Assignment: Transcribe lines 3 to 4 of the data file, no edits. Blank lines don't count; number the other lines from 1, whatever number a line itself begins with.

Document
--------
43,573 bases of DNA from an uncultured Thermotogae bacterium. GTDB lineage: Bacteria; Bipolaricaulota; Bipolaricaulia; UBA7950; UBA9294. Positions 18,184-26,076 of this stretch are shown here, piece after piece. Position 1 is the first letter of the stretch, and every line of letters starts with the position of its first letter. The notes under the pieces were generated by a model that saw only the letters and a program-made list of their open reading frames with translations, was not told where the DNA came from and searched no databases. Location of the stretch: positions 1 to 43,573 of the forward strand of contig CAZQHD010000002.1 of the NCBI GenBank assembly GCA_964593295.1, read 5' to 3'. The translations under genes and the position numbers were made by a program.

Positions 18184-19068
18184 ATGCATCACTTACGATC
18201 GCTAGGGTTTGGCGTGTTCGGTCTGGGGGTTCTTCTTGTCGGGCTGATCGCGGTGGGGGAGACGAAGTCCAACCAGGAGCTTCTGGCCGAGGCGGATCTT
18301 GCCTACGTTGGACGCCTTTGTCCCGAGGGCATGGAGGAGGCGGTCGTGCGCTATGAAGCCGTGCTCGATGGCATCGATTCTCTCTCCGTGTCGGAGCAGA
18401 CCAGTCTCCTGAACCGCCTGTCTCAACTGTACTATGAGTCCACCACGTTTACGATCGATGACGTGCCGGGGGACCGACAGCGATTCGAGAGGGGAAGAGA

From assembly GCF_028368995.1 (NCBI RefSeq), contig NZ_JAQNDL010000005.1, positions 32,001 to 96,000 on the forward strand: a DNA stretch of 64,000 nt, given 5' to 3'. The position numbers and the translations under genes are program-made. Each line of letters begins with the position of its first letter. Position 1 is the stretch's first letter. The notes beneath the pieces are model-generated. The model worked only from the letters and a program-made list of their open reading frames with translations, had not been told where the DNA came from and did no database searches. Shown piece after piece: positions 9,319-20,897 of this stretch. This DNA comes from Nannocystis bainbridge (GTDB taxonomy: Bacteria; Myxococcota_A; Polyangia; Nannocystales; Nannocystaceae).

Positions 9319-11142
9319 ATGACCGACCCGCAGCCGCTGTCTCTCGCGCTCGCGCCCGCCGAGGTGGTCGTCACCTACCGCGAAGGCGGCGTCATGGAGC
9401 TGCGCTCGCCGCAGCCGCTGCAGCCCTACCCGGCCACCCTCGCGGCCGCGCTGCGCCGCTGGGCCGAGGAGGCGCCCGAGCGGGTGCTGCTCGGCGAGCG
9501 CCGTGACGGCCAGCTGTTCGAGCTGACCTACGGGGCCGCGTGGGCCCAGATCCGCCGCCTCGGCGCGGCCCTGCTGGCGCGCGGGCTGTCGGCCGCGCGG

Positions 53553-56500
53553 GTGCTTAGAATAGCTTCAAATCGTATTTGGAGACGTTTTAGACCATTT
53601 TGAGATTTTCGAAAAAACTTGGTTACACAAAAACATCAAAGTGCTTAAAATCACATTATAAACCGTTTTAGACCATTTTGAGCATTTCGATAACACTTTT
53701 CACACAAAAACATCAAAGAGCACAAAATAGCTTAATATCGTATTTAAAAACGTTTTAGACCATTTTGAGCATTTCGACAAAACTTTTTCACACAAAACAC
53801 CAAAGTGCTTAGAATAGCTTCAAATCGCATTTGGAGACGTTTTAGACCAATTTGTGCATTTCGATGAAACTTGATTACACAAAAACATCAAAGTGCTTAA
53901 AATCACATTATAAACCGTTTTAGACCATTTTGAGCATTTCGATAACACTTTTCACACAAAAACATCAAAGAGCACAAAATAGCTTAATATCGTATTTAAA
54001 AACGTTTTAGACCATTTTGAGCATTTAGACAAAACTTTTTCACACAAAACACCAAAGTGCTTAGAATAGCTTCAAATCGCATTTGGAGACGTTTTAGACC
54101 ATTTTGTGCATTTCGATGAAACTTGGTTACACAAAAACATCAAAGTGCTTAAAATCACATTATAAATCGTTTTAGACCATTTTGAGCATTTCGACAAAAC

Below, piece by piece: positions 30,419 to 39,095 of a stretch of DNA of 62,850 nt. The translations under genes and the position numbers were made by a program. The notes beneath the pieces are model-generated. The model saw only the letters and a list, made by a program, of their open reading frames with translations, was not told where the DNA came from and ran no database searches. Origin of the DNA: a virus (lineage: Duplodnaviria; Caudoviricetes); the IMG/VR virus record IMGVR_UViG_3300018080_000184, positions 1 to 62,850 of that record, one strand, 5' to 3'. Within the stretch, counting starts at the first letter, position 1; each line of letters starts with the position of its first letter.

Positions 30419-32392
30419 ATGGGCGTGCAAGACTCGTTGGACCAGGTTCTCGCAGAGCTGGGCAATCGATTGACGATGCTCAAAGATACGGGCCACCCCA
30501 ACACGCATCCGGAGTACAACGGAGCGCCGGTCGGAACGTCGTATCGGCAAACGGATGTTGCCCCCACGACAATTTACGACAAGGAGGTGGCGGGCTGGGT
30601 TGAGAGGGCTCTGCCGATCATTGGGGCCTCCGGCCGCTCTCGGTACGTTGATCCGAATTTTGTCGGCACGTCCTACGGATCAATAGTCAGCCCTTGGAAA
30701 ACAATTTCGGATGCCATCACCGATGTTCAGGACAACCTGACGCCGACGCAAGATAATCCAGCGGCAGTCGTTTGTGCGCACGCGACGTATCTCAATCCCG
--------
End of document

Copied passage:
18184 ATGCATCACTTACGATC
18201 GCTAGGGTTTGGCGTGTTCGGTCTGGGGGTTCTTCTTGTCGGGCTGATCGCGGTGGGGGAGACGAAGTCCAACCAGGAGCTTCTGGCCGAGGCGGATCTT